Friday, September 26, 2014

Sherlocking in Mexico City

Work found me in Mexico City recently. I had been there in May and because the site is a military hospital they are strict, they do not allow Internet connectivity, so when the site had a small issue, I had to fly back down there to fix it. The last time I was there, I hired a driver to take me from my hotel to the airport. Jaime Island (A good Mexican Name) gave me one of his business cards and said if I ever returned, contact him. This is exactly what I did. He was waiting for me upon arrival.

On the final day I finished work around one in the afternoon and was back at the hotel by two. The hospital provided transportation to and from the site. I decided to do a little site-seeing and book shopping. I went to the concierge's desk to ask about getting a cab. When I got there, who should I run into but Jaime. I hired him to drive me into town. He explained that most of the used books stores was in Zona Rosa with many on Calle Donceles. We were off in a flash.

Jaime is the perfect driver. He let me ride in the front seat of his big black Ford Explorer, where he explained each area we drove through. He gave the history as a local and lover of the city, not as a text book professor. Soon, we arrived and this small one-way street was lined on both sides with used book stores. It reminded be of Way-On-Wye, Wales. Jaime told me that in Mexico City, there were many areas like this - a particular street selling a particular item. Donceles sold used books. A couple of streets over sold mostly wedding dresses and another just electronic equipment.
Bibliofilia: Libreria Anticuaria

He let me out and I bought five books in the first shop I went into and three more in the second. In every shop, the novels were all very organized in alphabetical order, All I had to do was to locate the 'D' section and look for Doyle. A few of the shops I visited had a subsection for Mystery Books but most were all under 'Novelas'  As I would walk from shop to shop, Jaime would pull a little ways down the street, park and wait for me. This was convenient for me because I could drop off an armload of books from one place and then venture into another shop, repeating the process.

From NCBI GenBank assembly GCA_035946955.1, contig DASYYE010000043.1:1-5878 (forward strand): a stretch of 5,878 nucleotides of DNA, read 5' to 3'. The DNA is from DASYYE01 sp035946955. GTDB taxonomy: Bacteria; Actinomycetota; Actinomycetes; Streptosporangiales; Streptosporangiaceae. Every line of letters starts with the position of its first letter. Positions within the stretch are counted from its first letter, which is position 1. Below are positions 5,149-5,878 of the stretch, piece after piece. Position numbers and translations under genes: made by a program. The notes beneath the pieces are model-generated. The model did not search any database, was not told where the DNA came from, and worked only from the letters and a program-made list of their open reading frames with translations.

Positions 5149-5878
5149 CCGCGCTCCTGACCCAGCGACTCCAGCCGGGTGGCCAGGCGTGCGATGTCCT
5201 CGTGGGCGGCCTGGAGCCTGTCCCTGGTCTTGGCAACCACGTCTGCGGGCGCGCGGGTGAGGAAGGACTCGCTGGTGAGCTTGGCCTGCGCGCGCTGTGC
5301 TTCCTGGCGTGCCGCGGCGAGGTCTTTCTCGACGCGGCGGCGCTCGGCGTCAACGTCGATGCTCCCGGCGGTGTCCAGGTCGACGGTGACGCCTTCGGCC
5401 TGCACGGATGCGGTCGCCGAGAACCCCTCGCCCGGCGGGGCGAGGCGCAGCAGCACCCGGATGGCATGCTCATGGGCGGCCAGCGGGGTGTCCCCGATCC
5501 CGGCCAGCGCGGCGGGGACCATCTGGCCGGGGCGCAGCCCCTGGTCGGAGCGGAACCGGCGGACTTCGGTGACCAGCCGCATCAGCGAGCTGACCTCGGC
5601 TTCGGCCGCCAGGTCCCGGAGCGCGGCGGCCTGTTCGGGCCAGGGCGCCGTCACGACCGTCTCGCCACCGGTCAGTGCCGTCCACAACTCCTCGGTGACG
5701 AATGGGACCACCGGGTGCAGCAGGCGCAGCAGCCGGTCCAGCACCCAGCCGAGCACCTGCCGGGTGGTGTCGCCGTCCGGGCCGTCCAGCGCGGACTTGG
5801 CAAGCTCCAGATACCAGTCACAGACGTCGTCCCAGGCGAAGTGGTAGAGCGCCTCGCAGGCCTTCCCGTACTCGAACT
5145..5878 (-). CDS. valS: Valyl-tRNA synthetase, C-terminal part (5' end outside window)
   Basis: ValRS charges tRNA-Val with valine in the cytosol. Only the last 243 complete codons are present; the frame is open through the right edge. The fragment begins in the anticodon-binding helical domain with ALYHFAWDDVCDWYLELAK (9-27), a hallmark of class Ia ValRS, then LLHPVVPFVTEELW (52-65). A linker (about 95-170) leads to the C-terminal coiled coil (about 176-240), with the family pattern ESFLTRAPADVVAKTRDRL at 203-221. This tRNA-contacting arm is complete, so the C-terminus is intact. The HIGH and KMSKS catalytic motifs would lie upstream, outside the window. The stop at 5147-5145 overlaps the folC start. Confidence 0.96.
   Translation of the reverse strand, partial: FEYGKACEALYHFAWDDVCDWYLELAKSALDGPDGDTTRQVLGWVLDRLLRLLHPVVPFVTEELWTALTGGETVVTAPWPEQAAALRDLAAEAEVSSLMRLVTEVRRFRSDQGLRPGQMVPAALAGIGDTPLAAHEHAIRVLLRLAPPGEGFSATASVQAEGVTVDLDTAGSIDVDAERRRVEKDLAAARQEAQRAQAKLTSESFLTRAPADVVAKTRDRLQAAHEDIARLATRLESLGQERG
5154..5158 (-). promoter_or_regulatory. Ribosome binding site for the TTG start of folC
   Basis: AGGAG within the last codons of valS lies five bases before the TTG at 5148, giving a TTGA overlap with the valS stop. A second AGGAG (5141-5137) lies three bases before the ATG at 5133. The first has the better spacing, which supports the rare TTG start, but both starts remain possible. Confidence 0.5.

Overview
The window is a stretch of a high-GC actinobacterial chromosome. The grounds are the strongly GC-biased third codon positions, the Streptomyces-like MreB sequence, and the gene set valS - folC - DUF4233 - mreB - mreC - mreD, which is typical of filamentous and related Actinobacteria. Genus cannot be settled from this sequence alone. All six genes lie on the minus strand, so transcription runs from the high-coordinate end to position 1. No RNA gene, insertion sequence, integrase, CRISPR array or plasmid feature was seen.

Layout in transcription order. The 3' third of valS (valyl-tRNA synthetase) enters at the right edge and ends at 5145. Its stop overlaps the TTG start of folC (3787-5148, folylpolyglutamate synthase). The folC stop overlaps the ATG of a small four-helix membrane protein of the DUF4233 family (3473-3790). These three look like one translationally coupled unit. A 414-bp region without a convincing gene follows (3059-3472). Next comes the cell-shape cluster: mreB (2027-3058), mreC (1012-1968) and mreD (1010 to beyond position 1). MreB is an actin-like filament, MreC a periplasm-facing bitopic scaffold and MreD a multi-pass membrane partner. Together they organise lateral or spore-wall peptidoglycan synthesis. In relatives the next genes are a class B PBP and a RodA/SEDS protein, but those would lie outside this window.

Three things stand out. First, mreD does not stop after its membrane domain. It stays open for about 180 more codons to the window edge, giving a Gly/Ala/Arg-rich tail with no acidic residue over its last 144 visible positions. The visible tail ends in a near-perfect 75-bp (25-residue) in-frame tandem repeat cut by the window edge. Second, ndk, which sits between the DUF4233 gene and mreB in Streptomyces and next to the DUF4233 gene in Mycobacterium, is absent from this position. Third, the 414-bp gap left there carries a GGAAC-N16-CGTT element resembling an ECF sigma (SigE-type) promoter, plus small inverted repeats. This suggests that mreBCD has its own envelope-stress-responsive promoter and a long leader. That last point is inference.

I ended up buying about twenty-five used Spanish editions of the Canon that day. It started pouring rain, so I ended up not going to several other shops. This will give me cause to return the next time I have to go to Mexico City to make repairs.

I have more than four-hundred different Canonical translations in Spanish and in one short hour, I was able to add twenty-five more. This gives a slight idea of just how many translations exists. The oldest book I bought was from the thirties and the newest was from the neties. It just means I will still be finding things as long as I am alive, which I hope is a long time to come.
Part of my haul in Mexico City.

Happy Blogging!in

1 comment:

  1. DH says, "It just means I will still be finding things as long as I am alive, which I hope is a long time to come." ----- We all hope that for you TOO!! Word to the wise though, your chances for a long life will improve greatly if you stay out of Mexico xD!